Govt, auto industry compiling position paper on EVs
CREAMER MEDIA SENIOR DEPUTY EDITOR
The Department of Trade, Industry and Competition (DTIC) and the South African automotive industry have started work on a position paper regarding the role of electric vehicles (EVs) in the country’s domestic economy, says National Association of Automobile Manufacturers of South Africa (Naamsa) CEO Mike Mabasa.
“We hope to have this paper ready by June next year.”
The drafting of the paper is being facilitated by economic research organisation TIPS.
EV sales in South Africa were just short of 150 vehicles in 2018, with the peak in 2016 at more than 250 vehicles.
EVs are, however, projected to make up around 50% of all global new light-duty-vehicle sales by 2040, up from 3% in 2020 and a projected 11% in 2025.
Around 58% of South Africa’s new vehicle production (of more than 610 00 units) in 2018, were exported.
Many of these vehicles went to markets that are planning to limit their uptake of vehicles with internal combustion engines (ICE), or where customer preferences are shifting to zero-emission vehicles, such as EVs.
South Africa produces only ICE vehicles, with component production also, subsequently, largely focused on this sector.
Speaking at the Smarter Mobility Africa Conference in Pretoria, Mabasa said changes in carbon footprint targets in the European Union presented a risk to South Africa’s local production ambitions, which is to reach more than 1.4-million vehicles by 2035.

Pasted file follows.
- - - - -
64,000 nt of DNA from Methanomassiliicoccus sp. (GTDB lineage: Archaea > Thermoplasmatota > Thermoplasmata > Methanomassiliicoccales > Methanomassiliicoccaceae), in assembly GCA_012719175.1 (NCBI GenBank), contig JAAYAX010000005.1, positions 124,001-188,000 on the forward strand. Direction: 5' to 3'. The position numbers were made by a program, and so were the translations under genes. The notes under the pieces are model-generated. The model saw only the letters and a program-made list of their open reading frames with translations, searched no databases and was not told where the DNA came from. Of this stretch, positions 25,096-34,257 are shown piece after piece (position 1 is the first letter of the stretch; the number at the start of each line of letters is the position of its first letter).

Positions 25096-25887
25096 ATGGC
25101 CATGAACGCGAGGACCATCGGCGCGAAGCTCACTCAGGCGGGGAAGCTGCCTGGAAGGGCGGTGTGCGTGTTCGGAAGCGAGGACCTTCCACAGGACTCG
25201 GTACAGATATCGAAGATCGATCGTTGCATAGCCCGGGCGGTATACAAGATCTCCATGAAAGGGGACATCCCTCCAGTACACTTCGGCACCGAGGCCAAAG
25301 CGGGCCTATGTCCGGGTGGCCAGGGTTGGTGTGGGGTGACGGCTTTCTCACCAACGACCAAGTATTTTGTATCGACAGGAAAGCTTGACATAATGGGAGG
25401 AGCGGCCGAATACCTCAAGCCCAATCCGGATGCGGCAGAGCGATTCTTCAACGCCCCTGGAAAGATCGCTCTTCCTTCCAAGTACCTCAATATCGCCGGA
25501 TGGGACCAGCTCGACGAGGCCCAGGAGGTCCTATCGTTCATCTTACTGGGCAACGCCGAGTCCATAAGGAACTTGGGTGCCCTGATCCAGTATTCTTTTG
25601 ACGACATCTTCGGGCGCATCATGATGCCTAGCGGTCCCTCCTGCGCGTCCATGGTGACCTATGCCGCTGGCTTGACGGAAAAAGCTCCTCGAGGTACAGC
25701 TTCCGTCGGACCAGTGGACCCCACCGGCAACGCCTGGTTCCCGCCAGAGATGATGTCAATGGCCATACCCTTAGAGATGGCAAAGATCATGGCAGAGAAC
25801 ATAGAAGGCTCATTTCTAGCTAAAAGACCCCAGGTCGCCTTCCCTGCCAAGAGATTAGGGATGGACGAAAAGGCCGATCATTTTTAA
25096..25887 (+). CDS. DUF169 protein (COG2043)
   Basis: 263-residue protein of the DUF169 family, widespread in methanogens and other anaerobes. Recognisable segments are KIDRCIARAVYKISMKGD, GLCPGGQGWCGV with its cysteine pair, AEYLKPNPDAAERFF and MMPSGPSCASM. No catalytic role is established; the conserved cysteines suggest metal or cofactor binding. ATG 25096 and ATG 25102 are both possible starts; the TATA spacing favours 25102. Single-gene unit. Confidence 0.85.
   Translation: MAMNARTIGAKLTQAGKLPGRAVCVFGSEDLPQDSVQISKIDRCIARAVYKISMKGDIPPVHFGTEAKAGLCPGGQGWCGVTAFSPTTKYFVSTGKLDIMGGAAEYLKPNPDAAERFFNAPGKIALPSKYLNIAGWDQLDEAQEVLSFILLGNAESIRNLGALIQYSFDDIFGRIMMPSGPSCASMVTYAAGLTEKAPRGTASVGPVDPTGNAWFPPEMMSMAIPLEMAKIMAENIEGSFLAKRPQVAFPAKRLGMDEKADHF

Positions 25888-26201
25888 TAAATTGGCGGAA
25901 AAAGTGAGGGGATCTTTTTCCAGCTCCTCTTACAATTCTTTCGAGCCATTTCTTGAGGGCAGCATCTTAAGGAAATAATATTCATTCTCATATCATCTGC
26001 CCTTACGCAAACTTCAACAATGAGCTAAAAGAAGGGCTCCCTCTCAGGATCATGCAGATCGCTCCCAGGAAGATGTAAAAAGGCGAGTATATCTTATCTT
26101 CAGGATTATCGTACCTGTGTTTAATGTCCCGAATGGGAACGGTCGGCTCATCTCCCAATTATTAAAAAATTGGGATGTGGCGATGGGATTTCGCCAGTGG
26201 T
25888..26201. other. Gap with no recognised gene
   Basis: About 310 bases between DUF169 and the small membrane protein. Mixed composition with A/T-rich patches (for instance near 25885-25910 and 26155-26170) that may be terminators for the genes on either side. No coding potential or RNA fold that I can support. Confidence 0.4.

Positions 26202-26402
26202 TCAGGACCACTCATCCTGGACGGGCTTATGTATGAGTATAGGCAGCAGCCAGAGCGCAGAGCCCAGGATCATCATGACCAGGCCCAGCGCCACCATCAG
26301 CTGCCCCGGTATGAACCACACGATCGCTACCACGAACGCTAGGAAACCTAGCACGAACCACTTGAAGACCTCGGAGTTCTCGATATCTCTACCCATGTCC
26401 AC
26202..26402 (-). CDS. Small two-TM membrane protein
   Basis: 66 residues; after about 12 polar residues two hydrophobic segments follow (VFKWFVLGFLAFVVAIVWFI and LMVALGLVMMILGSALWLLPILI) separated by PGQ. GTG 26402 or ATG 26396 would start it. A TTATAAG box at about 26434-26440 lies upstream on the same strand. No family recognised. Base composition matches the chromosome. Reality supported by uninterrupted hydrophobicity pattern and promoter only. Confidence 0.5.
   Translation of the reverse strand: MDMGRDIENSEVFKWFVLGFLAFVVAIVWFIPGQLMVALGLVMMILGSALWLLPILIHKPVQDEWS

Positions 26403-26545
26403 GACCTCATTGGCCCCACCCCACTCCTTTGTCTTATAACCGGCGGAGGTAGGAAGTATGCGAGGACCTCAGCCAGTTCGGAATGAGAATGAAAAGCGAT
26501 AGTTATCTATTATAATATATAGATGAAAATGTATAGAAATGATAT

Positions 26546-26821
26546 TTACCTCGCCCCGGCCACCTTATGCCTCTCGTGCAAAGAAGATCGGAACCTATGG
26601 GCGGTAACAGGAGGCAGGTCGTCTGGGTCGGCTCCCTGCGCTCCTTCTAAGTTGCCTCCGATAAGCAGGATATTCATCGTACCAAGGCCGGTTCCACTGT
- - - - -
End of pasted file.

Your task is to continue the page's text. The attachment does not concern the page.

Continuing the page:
He said the position paper would focus on four areas, namely the regulatory environment for EVs; charging infrastructure and technology; benefits EVs could present to the environment; and the impact of the EV revolution on South Africa’s production of vehicles and automotive components.
Mabasa said the paper would have to produce an answer on EV car import duties, for example, which is at 25%, as opposed to 18% for an ICE car, and zero per cent for cars with engines smaller than 1 000 cc.
Other countries have incentives for the purchase of EVs, such as Norway, which stimulated demand by allowing EVs to travel toll-free, to park for free and to use the bus lanes, for example.
Mabasa said Naamsa wanted the 25% EV import duty reduced.
In drafting the paper, the focus would also be on the standardisation of charging infrastructure, he added, which is currently somewhat fragmented, as well as determining the role of South Africa’s energy grid in the rollout of EVs, and whether independent power producers could play a role here.
The paper would also seek to address whether it is possible to extend government’s Automotive Production and Development Programme to accommodate EV production.
Once the position paper was drafted, it was hoped that government and industry would move to implement its recommendations, noted Mabasa.